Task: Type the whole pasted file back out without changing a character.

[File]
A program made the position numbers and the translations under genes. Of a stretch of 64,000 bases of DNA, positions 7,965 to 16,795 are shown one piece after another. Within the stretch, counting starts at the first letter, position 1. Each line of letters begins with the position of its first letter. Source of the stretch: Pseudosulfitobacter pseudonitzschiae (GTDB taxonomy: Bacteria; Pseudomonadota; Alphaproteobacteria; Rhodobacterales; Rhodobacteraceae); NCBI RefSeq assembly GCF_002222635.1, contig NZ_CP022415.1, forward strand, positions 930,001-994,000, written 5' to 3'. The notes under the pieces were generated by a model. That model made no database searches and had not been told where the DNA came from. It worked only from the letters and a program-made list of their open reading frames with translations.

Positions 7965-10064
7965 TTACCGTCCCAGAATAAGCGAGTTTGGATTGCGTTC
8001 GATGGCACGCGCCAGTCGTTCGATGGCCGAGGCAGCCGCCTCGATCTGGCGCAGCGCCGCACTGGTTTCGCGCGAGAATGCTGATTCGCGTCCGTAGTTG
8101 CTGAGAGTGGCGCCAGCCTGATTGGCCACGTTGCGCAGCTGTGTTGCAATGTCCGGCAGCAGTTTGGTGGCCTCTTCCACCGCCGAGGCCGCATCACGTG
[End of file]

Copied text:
A program made the position numbers and the translations under genes. Of a stretch of 64,000 bases of DNA, positions 7,965 to 16,795 are shown one piece after another. Within the stretch, counting starts at the first letter, position 1. Each line of letters begins with the position of its first letter. Source of the stretch: Pseudosulfitobacter pseudonitzschiae (GTDB taxonomy: Bacteria; Pseudomonadota; Alphaproteobacteria; Rhodobacterales; Rhodobacteraceae); NCBI RefSeq assembly GCF_002222635.1, contig NZ_CP022415.1, forward strand, positions 930,001-994,000, written 5' to 3'. The notes under the pieces were generated by a model. That model made no database searches and had not been told where the DNA came from. It worked only from the letters and a program-made list of their open reading frames with translations.

Positions 7965-10064
7965 TTACCGTCCCAGAATAAGCGAGTTTGGATTGCGTTC
8001 GATGGCACGCGCCAGTCGTTCGATGGCCGAGGCAGCCGCCTCGATCTGGCGCAGCGCCGCACTGGTTTCGCGCGAGAATGCTGATTCGCGTCCGTAGTTG
8101 CTGAGAGTGGCGCCAGCCTGATTGGCCACGTTGCGCAGCTGTGTTGCAATGTCCGGCAGCAGTTTGGTGGCCTCTTCCACCGCCGAGGCCGCATCACGTG